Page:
“I thought about it at length,” Rozelle said. “This sport has grown so quickly and gained so much of the approval of the American public that the only way it can be hurt is through gambling. I considered this in reaching my decision.”
That was the toughest thing on the NFL commissioner’s plate in 1963. Gambling. Cut to Goodell on Memorial Day 2015, taking a break from concussion symposiums and hate mail from Patriots fans to find out one of his league’s players allegedly struck a woman while she was holding an infant.
8. I think there are bigger fish to fry, but I’d like to hear the commissioner’s explanation for skirting this NFL bylaw that’s been on the books in some form or fashion for 60 years. Bylaw 8.13 (4) says the commissioner must go to the executive committee of owners for approval of any team fine greater than $500,000. The NFL’s justification, calling it two separate $500,000 fines, is a dubious workaround at best.
9. I think this is really smart on the part of NFL officiating boss Dean Blandino’s office. According to FOX Sports' Alex Marvez: Jim Schwartz will be serving as a consultant to the league's officiating department for the 2015 season. Schwartz's main role is to help provide a coach's perspective with some of the decisions made by the officiating office, a source told FOX Sports.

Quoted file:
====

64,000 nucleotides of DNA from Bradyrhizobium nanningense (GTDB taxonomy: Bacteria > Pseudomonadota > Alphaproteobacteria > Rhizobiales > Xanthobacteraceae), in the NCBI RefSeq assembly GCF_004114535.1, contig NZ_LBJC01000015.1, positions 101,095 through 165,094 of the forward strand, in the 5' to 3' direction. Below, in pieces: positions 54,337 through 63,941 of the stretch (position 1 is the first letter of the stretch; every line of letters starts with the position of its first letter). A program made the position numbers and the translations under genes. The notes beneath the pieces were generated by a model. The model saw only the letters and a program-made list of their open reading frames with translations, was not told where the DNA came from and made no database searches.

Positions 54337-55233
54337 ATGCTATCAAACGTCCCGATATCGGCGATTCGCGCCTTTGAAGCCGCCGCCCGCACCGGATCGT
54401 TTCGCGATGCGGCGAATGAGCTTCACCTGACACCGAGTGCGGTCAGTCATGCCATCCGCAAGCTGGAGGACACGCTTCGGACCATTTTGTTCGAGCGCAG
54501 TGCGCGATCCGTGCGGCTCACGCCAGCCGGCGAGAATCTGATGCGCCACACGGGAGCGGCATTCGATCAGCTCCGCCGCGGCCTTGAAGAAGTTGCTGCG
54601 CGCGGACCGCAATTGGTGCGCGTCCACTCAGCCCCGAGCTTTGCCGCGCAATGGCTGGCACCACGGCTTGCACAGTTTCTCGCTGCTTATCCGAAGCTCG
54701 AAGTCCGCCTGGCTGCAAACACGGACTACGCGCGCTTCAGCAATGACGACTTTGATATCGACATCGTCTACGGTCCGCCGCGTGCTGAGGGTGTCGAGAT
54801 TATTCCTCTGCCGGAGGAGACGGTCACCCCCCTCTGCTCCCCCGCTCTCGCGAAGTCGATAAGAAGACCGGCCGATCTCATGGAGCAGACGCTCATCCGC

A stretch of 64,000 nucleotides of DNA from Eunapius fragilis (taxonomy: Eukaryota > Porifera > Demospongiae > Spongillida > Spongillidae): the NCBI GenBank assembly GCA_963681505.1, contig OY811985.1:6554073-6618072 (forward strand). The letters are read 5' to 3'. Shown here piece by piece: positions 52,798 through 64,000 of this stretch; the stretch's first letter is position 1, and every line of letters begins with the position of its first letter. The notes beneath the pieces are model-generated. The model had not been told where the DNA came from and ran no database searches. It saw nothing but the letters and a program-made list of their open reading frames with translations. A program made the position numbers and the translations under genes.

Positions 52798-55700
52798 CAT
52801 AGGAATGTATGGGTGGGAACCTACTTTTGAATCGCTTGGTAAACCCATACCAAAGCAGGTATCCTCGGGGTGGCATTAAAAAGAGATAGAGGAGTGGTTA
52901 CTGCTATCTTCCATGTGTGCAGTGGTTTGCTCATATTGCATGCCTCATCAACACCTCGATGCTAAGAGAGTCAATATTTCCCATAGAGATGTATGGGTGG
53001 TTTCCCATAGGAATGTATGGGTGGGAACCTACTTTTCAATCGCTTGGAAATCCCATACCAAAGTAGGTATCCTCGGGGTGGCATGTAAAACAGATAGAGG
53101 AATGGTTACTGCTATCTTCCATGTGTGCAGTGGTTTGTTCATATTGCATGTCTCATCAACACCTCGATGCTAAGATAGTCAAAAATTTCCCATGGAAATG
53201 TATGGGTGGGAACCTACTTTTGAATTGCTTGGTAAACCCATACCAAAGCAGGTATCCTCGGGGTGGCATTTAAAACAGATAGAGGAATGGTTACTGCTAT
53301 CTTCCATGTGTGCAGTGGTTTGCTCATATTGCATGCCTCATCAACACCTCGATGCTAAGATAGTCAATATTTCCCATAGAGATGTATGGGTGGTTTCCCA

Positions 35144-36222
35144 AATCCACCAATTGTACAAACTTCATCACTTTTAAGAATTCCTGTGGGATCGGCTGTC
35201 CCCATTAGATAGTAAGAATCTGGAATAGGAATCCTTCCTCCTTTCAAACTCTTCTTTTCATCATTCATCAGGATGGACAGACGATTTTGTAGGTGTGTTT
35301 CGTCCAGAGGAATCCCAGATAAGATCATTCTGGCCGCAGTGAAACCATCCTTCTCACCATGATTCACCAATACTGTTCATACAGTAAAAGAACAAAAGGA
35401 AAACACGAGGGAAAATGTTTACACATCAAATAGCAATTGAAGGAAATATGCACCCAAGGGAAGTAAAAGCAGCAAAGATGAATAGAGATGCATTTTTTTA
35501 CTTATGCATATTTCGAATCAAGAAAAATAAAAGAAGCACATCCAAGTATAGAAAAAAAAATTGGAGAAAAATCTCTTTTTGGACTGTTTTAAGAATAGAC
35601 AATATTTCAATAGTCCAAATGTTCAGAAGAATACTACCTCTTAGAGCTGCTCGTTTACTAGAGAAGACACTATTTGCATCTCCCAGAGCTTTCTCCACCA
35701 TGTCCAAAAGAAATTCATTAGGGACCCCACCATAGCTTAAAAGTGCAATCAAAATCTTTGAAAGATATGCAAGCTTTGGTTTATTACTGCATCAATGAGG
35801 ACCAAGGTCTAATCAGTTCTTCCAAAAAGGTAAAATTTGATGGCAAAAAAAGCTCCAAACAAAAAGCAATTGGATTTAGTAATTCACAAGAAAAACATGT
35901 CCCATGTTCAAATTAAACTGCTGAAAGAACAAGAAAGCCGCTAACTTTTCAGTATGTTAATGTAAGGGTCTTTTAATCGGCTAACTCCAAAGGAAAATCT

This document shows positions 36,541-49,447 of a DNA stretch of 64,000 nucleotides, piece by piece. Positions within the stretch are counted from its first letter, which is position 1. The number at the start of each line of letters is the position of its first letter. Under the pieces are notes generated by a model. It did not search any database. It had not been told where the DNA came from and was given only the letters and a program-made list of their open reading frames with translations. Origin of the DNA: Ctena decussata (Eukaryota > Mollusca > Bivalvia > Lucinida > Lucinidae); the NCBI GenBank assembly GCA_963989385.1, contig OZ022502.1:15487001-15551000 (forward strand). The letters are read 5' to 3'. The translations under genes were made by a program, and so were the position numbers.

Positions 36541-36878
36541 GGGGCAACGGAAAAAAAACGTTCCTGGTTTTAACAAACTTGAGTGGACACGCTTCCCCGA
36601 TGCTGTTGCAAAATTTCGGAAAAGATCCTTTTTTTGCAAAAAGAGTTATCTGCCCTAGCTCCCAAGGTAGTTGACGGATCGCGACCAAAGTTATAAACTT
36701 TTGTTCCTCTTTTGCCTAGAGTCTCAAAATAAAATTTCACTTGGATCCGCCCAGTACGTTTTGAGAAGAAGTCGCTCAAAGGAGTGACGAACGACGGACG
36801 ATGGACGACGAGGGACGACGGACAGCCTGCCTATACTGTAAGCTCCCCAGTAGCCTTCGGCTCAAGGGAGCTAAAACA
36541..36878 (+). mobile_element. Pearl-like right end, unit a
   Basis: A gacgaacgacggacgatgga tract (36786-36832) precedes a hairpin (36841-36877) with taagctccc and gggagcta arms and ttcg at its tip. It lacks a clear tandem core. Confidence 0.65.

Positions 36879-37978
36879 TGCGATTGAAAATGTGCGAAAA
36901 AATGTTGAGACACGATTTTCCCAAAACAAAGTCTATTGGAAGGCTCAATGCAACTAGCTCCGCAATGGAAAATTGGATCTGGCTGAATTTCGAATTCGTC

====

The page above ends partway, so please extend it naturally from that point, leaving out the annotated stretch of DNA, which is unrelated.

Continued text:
I’m sure NFL staffs are happy to hear their interest will be represented in the league office by someone with five years of experience as a head coach. There is a dearth of former coaches in NFL management positions, and the officiating office is a great place to start filling the void.
10. I think I’m a day late, but I’d like to thank each of the men and women who risk their lives in service of our nation. I had the privilege of attending the wedding of two such individuals this month on Tilghman Island in the great state of Maryland, and I can’t think of two people more qualified for the task of leading Americans into combat theaters. Thank you.
[widget widget_name="SI Newsletter Widget”]